Beneath the beige bonnet of my little racer is a trusty 998, which spits out a respectable 38hp at 5250 rpm. While the 998cc engine has been an absolute blast to driving, popping and burbling down the road, I knew it wouldn’t be enough for me as the build progressed. Fortunately enough, I stumbled upon a 1275 that once powered an Austin 1300, but had been relegated to the shop shelves of an avid Mini racer who was looking to make room for new projects. After a short drive down to San Diego with Mike and Jeremy, we managed to cram the tiny transverse four cylinder in the hatch of my daily and return to shop with my new powerplant. Interested in sticking to the classic nature of the car, and in reverence of its strong history, I wanted to stick with the A-series engine rather than explore the other popular engine swap options. While they have their own benefits, the Vtec swaps and R1 Bike engines felt like too much of a dispersal from the original for the direction I was headed, so it seemed right that my Mini’s heart remain A-series at the core.

With that said, an enthusiast can never quite leave “well enough” alone. The original 5 port design was always a restriction when tuners and racers tried to squeeze extra power from the british engine. With its two siamese intake ports, it didn’t flow well enough for those looking to push the limits, so 7 and 8 port heads became an option, moving the intake ports to the front and opening up its breathing. In a similar desperation, attempting to beat the Imps and Fords that the Mini would compete with out on the track, racers began to experiment with twin cam heads to replace the push rod setup of the original. Bill Needham of Coldwell Engineering is famous for affixing a Ford/Lotus twin overhead cam cylinder head onto the block of his Mini racecar in the 60s, and the twin cam setup has been a solid option for race teams ever since with KAD and Jack Knight offering their own heads as well.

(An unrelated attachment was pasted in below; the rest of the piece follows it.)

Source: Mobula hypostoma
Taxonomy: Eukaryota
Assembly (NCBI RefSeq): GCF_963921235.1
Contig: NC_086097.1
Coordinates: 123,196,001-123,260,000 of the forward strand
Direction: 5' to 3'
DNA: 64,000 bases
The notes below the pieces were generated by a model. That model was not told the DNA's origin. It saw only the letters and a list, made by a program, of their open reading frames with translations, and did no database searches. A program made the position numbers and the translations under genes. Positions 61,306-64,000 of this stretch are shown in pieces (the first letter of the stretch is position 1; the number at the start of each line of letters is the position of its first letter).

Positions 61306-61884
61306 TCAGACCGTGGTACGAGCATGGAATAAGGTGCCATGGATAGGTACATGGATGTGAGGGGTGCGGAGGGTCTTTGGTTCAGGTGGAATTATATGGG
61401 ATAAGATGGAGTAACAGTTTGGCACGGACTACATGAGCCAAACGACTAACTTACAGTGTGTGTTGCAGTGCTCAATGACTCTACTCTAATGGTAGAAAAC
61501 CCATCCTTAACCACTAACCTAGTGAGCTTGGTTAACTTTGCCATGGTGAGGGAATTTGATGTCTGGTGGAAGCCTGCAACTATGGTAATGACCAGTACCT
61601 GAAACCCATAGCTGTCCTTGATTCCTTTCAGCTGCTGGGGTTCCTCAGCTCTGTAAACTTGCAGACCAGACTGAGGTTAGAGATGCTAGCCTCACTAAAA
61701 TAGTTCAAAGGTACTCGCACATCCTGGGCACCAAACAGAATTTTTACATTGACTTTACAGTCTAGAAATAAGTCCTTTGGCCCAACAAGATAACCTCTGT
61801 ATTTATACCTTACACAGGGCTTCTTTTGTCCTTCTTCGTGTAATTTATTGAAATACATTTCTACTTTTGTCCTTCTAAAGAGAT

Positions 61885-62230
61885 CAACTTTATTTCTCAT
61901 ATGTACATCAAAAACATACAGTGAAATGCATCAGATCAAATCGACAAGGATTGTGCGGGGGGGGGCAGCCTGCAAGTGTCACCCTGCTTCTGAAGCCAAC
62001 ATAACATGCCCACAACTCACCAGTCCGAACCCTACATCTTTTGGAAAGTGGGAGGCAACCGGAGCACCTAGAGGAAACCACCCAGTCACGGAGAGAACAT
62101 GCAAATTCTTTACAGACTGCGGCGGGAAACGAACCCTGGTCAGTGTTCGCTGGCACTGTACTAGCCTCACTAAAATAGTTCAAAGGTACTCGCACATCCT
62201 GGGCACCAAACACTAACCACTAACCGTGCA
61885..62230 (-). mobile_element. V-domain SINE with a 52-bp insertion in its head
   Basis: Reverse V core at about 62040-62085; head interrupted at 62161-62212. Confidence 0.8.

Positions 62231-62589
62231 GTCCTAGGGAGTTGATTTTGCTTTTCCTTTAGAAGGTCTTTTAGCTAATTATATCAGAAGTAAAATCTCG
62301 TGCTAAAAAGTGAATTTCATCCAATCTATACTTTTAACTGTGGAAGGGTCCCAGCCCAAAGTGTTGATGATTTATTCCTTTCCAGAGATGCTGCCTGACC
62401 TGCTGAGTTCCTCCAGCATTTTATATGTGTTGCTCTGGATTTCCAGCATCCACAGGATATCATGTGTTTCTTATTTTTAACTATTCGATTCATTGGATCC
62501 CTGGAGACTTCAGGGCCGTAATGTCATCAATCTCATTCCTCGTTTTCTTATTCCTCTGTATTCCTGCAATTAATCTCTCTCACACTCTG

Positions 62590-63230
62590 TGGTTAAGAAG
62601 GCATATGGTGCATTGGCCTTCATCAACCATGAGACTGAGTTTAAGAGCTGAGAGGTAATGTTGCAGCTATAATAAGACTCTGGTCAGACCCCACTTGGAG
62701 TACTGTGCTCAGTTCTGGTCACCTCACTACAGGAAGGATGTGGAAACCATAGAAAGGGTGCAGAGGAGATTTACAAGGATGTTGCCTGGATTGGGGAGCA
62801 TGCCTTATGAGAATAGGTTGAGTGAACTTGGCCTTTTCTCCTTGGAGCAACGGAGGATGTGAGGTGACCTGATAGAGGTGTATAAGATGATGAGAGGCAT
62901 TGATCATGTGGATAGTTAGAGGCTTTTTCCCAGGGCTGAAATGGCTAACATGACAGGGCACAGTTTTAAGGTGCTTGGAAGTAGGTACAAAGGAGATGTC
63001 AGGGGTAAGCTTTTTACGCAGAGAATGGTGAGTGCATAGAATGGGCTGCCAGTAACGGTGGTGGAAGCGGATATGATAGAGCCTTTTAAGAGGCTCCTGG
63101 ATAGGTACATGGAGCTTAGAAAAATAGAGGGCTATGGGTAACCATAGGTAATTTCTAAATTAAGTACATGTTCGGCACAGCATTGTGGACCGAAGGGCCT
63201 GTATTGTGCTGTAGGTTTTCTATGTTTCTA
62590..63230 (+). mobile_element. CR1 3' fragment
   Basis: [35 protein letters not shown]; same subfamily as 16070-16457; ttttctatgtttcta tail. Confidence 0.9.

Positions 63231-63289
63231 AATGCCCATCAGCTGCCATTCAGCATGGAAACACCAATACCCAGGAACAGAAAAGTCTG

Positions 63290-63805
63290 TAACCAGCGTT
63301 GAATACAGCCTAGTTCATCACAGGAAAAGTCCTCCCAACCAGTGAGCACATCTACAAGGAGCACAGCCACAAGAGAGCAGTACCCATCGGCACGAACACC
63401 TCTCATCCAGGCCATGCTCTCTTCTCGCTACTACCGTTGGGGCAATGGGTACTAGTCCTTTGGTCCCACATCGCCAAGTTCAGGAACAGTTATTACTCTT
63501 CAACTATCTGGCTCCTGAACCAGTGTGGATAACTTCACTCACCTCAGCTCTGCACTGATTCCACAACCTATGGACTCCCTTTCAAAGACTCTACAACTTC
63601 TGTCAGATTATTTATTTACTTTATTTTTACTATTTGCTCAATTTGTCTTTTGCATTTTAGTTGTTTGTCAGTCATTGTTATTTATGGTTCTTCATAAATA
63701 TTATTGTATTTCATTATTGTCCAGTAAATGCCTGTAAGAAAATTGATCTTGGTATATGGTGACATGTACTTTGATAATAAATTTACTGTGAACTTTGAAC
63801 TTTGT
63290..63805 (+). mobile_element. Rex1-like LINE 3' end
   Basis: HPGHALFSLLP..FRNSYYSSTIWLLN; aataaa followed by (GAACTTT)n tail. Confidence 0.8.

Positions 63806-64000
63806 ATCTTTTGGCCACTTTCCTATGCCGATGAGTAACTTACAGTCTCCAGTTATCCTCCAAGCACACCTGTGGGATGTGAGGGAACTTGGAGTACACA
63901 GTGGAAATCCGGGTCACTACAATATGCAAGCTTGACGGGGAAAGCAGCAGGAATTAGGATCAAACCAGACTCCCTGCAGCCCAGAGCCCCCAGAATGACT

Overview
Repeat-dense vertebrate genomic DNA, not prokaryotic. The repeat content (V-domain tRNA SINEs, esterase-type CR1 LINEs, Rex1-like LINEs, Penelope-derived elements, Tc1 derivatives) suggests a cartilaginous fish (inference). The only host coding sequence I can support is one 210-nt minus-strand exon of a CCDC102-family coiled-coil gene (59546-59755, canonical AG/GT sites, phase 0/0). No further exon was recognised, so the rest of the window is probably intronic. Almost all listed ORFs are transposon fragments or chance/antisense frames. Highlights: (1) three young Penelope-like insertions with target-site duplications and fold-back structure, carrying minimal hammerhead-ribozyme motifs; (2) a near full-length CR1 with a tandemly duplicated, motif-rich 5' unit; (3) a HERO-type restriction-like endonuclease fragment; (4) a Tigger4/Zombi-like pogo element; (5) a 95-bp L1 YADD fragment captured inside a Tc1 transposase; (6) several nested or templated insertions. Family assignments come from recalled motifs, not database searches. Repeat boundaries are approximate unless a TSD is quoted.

Following in these foot steps, I sourced the inline four engine out of a BMW K1100LT motorcycle to strip it of its small twin cam head. Whether its down to luck or the rumored BMC influences in BMW’s design, the cylinders of the BMW K engines fall in line with the cylinders of the A-series. While both the head and block with have to endure machine work to properly match up, the BMW head offers a great option for converting to a twin cam setup and utilizing ITBs and fuel management to unleash power. Unable to resist, I was quickly unbolting the BMW head from the side of the K1100LT and test fitting it on the 1275 that I had already purchased. With all the parts on my workbench, it was time to begin the tear down in anticipation of the conversion work. This build is one that I’ve been dreaming of for years, so I’m excited to be moving forward on it. I have gathered all of the initial parts for the build and each stage is under way, but for now, it’s back to work as I push through to the end of the week when I can return to the shop and continue the 1275’s dis-assembly.